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Rural Health Day addresses challenges
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Rural Health Day addresses challenges

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University of Nevada

RENO — Rural and frontier Nevada communities are among the state’s most picturesque and desirable places to live but when it comes to having access to specialty health care, rural Nevadans have to look farther.

The University of Nevada, Reno School of Medicine Office of Statewide Initiatives, Nevada State Office of Rural Health and Nevada Rural Hospital Partners hosted CEOs and clinicians from 15 rural Nevada communities at a Rural Health Day event this week to address the challenges and solutions to the statewide shortage of primary care doctors and specialists. The health care leaders discussed ways to reduce the disparities in rural access to care.

For Nevada’s 300,000 rural residents, it’s not uncommon to have to drive 300 miles for specialty health care, since the state ranks No. 47 in the U.S. for actively practicing physicians. Nevada is the seventh largest state by area, spanning 110,000 square miles from the urban centers of Reno to the north and Las Vegas to the south and the many rural communities sprinkled throughout the Silver State.

“We are finding a complexity of rural health access challenges in Nevada and across the country,” said John Packham, associate dean in the Office of Statewide Initiatives at UNR Med. “It’s a hospital issue, a hospital staffing issue, a Medicaid reimbursement issue, a physician workforce issue, and a physician burnout issue. The list goes on in terms of the rural health care issues and we need to get back to the foundations that we are training family physicians to be adequately equipped to provide quality care in rural areas.”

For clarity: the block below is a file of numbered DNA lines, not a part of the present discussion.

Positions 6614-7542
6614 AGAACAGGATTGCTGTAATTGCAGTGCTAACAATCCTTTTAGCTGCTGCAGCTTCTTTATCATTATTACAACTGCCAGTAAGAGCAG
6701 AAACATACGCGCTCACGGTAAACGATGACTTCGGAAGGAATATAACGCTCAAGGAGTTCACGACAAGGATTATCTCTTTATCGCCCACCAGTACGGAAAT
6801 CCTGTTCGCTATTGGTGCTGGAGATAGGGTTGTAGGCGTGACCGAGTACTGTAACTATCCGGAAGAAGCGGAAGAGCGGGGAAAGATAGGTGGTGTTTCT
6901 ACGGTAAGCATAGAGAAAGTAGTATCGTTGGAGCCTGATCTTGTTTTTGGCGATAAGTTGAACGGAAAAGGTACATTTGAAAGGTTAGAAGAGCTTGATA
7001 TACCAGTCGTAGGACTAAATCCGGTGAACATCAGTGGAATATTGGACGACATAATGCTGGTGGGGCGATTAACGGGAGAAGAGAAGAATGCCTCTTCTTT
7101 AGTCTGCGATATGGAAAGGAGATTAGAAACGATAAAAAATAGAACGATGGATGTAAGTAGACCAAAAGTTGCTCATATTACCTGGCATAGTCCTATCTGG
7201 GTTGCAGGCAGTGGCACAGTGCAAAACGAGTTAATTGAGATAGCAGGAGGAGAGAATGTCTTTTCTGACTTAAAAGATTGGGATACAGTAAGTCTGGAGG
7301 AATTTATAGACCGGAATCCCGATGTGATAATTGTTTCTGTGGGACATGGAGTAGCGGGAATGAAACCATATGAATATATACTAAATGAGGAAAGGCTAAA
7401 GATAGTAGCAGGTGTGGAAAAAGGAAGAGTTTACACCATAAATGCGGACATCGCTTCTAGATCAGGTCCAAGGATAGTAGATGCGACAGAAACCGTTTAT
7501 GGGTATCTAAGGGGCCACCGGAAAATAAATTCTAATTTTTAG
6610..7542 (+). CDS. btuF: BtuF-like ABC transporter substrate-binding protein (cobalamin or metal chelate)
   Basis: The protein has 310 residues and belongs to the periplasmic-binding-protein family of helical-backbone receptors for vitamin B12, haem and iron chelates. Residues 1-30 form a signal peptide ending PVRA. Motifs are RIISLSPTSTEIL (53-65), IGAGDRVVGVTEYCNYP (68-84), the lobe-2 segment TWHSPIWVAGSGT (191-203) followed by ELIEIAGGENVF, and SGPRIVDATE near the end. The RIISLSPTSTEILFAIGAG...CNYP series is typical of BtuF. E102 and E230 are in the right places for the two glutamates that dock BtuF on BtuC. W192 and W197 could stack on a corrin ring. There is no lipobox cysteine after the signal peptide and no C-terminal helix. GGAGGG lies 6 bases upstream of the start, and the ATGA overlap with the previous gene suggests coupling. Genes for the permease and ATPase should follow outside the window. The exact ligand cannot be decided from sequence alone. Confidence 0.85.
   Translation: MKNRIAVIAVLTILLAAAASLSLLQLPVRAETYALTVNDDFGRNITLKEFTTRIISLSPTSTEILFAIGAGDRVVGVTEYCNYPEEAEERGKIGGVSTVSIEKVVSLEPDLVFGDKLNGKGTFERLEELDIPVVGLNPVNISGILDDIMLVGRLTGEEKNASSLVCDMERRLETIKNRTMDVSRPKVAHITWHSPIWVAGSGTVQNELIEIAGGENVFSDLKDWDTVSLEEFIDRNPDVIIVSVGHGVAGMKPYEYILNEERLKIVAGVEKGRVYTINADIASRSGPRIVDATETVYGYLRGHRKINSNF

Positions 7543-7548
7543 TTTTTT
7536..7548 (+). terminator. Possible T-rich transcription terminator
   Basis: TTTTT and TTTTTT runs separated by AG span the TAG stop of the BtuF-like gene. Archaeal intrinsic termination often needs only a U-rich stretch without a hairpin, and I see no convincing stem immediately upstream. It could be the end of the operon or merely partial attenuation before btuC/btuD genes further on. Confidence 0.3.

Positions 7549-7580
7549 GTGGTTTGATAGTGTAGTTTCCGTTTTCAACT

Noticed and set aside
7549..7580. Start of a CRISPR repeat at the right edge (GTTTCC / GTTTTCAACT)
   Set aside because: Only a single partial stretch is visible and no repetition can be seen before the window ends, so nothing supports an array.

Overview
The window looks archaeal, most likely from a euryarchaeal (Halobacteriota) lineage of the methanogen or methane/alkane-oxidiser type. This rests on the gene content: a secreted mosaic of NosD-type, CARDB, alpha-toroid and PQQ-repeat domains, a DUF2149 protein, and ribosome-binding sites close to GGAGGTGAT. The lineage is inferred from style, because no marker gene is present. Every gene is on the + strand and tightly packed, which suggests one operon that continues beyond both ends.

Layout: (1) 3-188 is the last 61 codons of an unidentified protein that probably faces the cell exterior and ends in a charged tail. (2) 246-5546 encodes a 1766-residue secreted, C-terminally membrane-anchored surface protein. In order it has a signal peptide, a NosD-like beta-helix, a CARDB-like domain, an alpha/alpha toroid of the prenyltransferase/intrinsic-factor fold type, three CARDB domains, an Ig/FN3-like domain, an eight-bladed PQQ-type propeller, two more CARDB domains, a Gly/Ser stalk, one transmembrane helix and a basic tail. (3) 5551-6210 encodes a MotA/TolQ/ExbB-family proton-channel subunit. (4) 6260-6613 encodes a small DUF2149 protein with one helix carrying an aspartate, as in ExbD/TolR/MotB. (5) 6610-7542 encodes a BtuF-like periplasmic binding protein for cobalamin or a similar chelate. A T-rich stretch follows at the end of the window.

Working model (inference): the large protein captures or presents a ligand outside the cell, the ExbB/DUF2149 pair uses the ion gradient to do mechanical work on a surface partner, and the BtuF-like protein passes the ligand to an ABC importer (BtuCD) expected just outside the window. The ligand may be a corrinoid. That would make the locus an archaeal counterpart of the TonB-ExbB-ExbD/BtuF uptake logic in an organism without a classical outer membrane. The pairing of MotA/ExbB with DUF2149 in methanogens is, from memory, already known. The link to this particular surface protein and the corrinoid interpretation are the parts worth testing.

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Joining UNR Med leadership at the event were leaders from Great Basin College, Touro University, University of Nevada, Las Vegas School of Medicine, and Nevada Rural Hospital Partners.

The group addressed top health care challenges, including: workforce in primary care, physician assistants, nurse practitioners and creating a pipeline for recruiting and retaining the next generation of health care provider; access to primary care and mental health services; and state and federal policies and programs such as loan repayment to retain Nevada physicians in rural communities.

Graduate medical education programs play a critical role in training future doctors who will practice rural medicine and are key to addressing Nevada’s physician shortage. According to the Association of American Medical Colleges, data shows a 77% likelihood that a medical student who completes medical school and rural residency training in Nevada will remain in the area to practice.

Rural Nevadans recently gained more options for their health care, thanks to a new Elko Family Medicine Residency Program that started in 2018, a partnership between UNR Med and Nevada Health Centers to expand care for local residents.

Project ECHO Nevada is another solution to meet the needs of rural primary care providers by connecting them to UNR Med-based faculty specialists through telehealth consultations. Rural providers develop and extend specialty care knowledge to their local patients eliminating costly travel and long waits for patients who need such care.

“The Elko Family Medicine Residency Program and Project ECHO are prime examples of UNR Med’s commitment to expanding health care access to rural Nevada and providing exceptional care for rural residents,” said UNR Med Dean Thomas L. Schwenk.


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